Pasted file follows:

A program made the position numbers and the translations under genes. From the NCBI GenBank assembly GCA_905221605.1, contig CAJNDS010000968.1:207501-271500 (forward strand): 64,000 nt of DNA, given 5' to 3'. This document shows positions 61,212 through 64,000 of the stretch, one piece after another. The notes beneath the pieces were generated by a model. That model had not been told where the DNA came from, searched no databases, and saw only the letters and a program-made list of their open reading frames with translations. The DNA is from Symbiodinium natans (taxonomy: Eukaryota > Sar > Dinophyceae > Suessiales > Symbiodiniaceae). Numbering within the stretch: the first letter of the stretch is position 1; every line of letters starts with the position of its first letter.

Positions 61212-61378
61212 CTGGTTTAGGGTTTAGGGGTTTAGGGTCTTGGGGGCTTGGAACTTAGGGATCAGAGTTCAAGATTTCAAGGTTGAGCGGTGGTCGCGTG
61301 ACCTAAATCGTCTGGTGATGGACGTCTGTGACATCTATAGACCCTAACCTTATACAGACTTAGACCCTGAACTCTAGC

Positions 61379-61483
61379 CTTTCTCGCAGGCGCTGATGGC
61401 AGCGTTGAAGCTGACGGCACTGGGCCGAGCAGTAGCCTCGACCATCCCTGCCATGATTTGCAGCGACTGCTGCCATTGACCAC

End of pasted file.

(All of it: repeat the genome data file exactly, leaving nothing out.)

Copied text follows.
A program made the position numbers and the translations under genes. From the NCBI GenBank assembly GCA_905221605.1, contig CAJNDS010000968.1:207501-271500 (forward strand): 64,000 nt of DNA, given 5' to 3'. This document shows positions 61,212 through 64,000 of the stretch, one piece after another. The notes beneath the pieces were generated by a model. That model had not been told where the DNA came from, searched no databases, and saw only the letters and a program-made list of their open reading frames with translations. The DNA is from Symbiodinium natans (taxonomy: Eukaryota > Sar > Dinophyceae > Suessiales > Symbiodiniaceae). Numbering within the stretch: the first letter of the stretch is position 1; every line of letters starts with the position of its first letter.

Positions 61212-61378
61212 CTGGTTTAGGGTTTAGGGGTTTAGGGTCTTGGGGGCTTGGAACTTAGGGATCAGAGTTCAAGATTTCAAGGTTGAGCGGTGGTCGCGTG
61301 ACCTAAATCGTCTGGTGATGGACGTCTGTGACATCTATAGACCCTAACCTTATACAGACTTAGACCCTGAACTCTAGC

Positions 61379-61483
61379 CTTTCTCGCAGGCGCTGATGGC
61401 AGCGTTGAAGCTGACGGCACTGGGCCGAGCAGTAGCCTCGACCATCCCTGCCATGATTTGCAGCGACTGCTGCCATTGACCAC